Empyreal Sorrow – Band leader and guitarist Martin Hofbauer; Bass player Sebastian Moser

Band leader and guitarist Martin Hofbauer and bass player Sebastian Moser – Empyreal Sorrow

Interviewed by: Anders Sandvall

Thanks Michael at Black-Roos Entertainment for setting up the interview.
Thanks to Black-Roos Entertainment for the promo pictures of the band.
Promo pictures taken by: Martin Hofbauer

From Munich, Germany comes a new melodic death metal/black metal act by the name of Empyreal Sorrow. The band will release their debut album, PRÆY, at the end of November 2020 and I had the opportunity to talk to band leader/guitarist Martin Hofbauer and bass player Sebastian Moser about the band, the album, and what’s next for the band. The album’s being released independently so check out their Bandcamp site or Spotify for the album.


 

Hi, nice to talk to you, I hope everyone’s doing fine. Are you ready to kick off the interview?

Martin: Thanks for the chance to do this interview! We are ready for all your questions.

Is it guitarist Martin Hofbauer that first formed the band? When was that? Was it easy to find members?

Martin: The formation of the band was more or less a natural process as at first it was just me wanting to record ideas I had collected and written over the years that did not fit into my other bands. Our vocalist and bassist Sebastian helped me out in his studio and when it came to the point where we needed a drummer, he suggested Julian (Osterried), who had already done a lot of recording sessions at Sebastian’s studio. He instantly agreed as he liked the material. This was around the end of 2018, beginning of 2019.

Sebastian: Yes, natural is the right term, I think. Because every member has a more or less long connection to one of the others. And as we met for the first time all together, it was as if a bunch of longtime friends were meeting. I would say that the most important part with this band is that we don’t have any stress or ego problem – we do what everyone is comfortable with and this leads to a very easy going time and feeling within the band.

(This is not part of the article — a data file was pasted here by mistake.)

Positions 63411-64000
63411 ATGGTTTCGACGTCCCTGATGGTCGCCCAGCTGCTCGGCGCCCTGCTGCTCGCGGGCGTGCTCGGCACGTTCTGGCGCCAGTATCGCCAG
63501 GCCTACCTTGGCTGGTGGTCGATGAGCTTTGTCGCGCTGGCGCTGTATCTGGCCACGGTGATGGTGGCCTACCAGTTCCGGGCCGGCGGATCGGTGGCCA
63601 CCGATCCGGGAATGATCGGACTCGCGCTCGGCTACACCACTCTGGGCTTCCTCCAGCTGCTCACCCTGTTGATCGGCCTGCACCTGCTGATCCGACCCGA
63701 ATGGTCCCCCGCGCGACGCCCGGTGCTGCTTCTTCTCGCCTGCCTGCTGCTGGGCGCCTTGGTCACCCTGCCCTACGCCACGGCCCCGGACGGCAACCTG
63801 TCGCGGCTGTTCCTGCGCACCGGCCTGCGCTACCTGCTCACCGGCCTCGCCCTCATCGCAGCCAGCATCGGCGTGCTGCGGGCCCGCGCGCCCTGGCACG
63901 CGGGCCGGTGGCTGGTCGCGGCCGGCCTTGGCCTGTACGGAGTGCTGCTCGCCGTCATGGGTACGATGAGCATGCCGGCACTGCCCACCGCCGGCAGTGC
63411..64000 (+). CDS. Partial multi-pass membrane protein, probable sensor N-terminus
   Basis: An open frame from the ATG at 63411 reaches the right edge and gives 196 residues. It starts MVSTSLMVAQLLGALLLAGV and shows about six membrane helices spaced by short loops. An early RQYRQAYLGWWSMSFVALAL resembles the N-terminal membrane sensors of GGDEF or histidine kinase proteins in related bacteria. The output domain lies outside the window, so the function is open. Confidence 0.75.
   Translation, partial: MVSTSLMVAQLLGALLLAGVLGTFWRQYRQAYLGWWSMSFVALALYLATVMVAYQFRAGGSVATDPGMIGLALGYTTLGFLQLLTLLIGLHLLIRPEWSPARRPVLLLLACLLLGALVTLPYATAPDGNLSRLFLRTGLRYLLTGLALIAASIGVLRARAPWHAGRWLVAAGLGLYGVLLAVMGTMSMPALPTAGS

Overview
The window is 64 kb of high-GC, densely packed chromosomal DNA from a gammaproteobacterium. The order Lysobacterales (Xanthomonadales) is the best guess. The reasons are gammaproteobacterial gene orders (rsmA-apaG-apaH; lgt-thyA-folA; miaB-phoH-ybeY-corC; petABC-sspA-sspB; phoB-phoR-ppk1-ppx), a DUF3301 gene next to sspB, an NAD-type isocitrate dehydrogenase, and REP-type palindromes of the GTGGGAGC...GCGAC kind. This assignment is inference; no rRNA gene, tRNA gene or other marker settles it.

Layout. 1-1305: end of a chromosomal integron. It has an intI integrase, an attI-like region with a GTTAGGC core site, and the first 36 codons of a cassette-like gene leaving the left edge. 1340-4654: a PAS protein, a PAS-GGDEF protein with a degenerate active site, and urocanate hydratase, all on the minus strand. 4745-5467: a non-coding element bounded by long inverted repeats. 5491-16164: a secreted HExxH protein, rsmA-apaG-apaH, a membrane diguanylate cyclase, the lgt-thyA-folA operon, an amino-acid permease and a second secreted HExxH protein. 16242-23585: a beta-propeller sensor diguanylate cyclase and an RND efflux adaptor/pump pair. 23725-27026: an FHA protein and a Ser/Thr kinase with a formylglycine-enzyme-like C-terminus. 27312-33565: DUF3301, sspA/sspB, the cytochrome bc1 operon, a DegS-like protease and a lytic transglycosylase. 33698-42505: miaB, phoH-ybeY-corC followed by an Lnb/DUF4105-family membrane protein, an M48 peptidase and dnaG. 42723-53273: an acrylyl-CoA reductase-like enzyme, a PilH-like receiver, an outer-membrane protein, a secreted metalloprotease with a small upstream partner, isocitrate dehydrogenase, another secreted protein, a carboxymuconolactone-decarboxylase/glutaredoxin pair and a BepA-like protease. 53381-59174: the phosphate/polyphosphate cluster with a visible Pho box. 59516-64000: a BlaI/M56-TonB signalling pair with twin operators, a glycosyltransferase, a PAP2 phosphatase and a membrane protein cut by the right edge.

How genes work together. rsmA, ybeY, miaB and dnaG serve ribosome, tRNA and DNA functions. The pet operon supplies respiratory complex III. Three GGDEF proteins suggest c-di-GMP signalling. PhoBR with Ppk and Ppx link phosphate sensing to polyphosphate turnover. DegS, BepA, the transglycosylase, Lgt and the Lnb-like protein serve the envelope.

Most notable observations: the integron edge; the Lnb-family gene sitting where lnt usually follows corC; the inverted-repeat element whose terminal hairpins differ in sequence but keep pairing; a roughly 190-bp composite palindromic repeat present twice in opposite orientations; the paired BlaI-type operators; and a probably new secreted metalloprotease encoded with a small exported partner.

In the biography it says that the members all have a long and solid background as a studio and live metal musicians. What were the members been up to before they joined Empyreal Sorrow?

Martin: I was longtime guitar player in a Bavarian Death Metal band called Dead Alone with whom I released a handful of albums and did a lot of concerts as well. Our drummer Julian also plays for a band called Meister Ehder and for the Post-Black Metal project V/Haze Miasma. He also played together with our second guitarist Markus in a band called Trepidation (also Death Metal).

Sebastian: I began my career as a musician at the age of 16 with the bass guitar and since then was in a number of different bands, be it stoner rock, thrash metal, heavy rock or death metal. For around seven years I played with the heavy rockers from Gloomball and had a bunch of tours with bands like Motorjesus or Hämatom. With one if my bands I also had the chance to play at the Summer Breeze Open Air.

Who came up with the band name and does it have any special meaning?

Martin: The name was my idea. Most people believe in love as the strongest emotion and bond between one another but I think that sorrow and pain unite us even more and can push you to grow beyond your own limits. I believe in this out of my own personal experiences. Sorrow is more honest than treacherous love, stronger than fragile valor and more divine than hypocritical forgiveness. With the acceptance of pain as one of the most important parts of life, you can really reflect on your own self and see through other people’s actions. Sorrow is our leader through life and our band is deeply inspired by this emotion.

When was the decision made to have two lead vocalist, one on growls and one on more clean black metal vocals?

Sebastian: We wanted a refreshing approach to our material and not just the obvious growling from beginning to end. We integrated more than just one vocalist to give everything more dynamics and to serve the diversity of the songs. That’s where our second singer Martin Szeike came on board. While I am serving more of the black metal-like singing style, Martin is bombarding you with his utterly deep death metal grunts.

New album PRAEY

When did you begin the work on material for the album?